Now the first group will usually want to take up a lot of your time and lead you through their vision. That’s really good – let them. But be wary too, you can’t be completely sure they’ve dug into the detail enough without actually checking.

You’ll never understand someone’s role and context better than they do so ensure you’re speaking to them. Make sure you engage with all three parties as best you can at the start; you can shrink the group down later.

Cast the net

How do you engage the widest group possible?


Unless you’re in a small organisation or have a lot of time, getting guidance and feedback from people is challenging. That’s why I love surveys. It’s easy to share and asynchronous, meaning it’s less of a burden on the whole process.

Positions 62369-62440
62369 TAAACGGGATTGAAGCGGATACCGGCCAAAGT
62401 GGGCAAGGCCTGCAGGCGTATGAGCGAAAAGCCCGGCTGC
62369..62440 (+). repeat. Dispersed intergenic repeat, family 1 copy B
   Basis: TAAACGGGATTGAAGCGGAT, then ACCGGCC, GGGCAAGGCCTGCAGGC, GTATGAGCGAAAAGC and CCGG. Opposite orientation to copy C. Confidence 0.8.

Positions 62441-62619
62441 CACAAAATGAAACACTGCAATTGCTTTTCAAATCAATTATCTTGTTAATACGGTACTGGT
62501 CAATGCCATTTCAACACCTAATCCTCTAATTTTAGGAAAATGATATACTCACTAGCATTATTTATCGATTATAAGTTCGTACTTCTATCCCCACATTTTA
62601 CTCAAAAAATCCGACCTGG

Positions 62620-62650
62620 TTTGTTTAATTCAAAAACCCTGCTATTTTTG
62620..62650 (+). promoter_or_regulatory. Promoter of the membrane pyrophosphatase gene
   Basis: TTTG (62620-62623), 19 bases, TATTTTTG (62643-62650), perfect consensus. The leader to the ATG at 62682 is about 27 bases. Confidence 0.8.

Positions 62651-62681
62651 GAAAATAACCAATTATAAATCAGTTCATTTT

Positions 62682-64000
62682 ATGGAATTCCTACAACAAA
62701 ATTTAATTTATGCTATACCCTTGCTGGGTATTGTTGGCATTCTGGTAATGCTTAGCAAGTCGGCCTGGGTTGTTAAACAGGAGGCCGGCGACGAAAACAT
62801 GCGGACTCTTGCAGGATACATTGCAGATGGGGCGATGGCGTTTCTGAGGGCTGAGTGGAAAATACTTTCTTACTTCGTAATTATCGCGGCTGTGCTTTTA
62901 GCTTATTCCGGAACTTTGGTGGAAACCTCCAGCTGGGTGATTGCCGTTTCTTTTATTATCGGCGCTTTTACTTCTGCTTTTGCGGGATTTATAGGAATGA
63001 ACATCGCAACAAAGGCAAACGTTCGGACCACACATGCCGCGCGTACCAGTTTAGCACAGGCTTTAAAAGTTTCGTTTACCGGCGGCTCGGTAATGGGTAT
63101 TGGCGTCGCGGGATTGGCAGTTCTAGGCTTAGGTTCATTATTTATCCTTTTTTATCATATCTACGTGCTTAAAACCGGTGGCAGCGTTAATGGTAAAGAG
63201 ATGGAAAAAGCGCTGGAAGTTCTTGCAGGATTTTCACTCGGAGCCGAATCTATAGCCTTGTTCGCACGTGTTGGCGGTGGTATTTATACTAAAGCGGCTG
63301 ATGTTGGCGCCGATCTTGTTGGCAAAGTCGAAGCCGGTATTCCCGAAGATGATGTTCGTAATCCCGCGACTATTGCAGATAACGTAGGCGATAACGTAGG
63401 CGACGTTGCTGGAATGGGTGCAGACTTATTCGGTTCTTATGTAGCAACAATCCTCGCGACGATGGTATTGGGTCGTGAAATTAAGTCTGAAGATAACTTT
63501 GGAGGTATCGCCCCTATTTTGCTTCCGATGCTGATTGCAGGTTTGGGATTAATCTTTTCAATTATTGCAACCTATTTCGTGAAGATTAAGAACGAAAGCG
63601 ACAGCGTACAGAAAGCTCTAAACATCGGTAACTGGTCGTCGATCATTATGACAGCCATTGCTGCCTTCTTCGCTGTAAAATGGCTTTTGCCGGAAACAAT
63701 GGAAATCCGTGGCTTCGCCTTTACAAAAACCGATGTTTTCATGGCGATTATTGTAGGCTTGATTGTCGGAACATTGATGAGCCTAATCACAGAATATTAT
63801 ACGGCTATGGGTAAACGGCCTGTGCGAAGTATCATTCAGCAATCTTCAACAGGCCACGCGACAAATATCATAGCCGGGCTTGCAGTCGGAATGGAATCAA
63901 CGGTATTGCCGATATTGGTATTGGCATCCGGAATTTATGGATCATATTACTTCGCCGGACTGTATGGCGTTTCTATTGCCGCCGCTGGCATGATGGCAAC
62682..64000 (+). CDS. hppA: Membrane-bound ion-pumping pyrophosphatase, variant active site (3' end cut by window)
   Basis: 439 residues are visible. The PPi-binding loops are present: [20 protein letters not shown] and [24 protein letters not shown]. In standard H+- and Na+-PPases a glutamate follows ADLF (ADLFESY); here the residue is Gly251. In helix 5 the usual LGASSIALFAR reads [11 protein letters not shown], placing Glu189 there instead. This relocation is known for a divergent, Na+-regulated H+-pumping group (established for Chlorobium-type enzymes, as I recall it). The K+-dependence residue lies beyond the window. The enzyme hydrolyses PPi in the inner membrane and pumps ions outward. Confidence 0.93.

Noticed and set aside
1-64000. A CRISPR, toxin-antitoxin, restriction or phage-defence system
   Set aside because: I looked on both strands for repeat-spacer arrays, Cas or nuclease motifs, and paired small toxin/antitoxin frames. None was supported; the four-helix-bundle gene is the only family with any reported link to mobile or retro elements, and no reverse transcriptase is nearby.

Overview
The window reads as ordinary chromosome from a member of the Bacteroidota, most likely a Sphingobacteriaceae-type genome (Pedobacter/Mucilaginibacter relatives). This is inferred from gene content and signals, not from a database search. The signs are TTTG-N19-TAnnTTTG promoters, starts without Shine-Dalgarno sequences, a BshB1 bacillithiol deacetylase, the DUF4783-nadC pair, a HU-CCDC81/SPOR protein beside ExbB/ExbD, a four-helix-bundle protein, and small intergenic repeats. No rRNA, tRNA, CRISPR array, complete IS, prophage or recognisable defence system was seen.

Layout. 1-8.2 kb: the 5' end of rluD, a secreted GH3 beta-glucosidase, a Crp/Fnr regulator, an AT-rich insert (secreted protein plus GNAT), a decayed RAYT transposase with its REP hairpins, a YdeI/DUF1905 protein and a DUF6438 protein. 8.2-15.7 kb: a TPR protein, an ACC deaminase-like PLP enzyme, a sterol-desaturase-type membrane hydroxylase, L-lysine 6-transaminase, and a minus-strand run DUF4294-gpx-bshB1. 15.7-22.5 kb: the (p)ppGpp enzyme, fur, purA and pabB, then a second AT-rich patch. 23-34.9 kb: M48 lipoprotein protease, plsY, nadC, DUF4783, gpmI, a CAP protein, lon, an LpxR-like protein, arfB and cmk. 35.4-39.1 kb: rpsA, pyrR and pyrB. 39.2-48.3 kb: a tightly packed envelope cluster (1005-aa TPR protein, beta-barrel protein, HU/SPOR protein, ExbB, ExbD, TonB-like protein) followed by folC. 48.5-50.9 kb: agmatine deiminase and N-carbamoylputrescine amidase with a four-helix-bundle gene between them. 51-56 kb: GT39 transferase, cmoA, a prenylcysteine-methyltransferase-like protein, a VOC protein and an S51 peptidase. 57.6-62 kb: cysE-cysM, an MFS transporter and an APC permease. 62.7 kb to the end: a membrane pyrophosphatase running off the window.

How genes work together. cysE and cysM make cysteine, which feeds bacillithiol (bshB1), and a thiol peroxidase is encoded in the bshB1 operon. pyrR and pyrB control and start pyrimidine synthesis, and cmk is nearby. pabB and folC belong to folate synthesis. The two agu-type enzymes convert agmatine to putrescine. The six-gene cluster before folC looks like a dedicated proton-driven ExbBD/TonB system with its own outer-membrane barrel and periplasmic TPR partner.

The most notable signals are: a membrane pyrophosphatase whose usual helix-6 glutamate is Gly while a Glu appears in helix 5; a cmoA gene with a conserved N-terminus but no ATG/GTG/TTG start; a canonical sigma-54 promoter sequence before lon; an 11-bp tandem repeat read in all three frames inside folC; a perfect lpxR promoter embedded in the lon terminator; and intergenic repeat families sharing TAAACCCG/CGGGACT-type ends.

I’ll not go into detail here about crafting a good survey (maybe a future post). I will say you want to cover all of your elements 2-3 times in each dimension. Ask questions on a scale (1-5, Bad-Good etc.) and give people the options to answer both “I don’t know” and “This isn’t relevant to me”. You want to get people’s thoughts on the current and potential future states; strengths, weaknesses, risks, inefficiencies etc.

If you have many dimensions, you can break the surveys up. You can also allow anonymity and/or collect some metadata about the respondents.

Finally, if your organisation is larger than 150-200 people it might make sense to do this on a functional or regional basis. It can get difficult and blur the meaning when you’re looking at groups larger than 150.

Collate and group the results

The results from the survey will give you a good idea of how people across the business think the people, processes, and technology either support or hinder their efforts. What things they like and what needs improved. Where there’s potential opportunity missed and money wasted.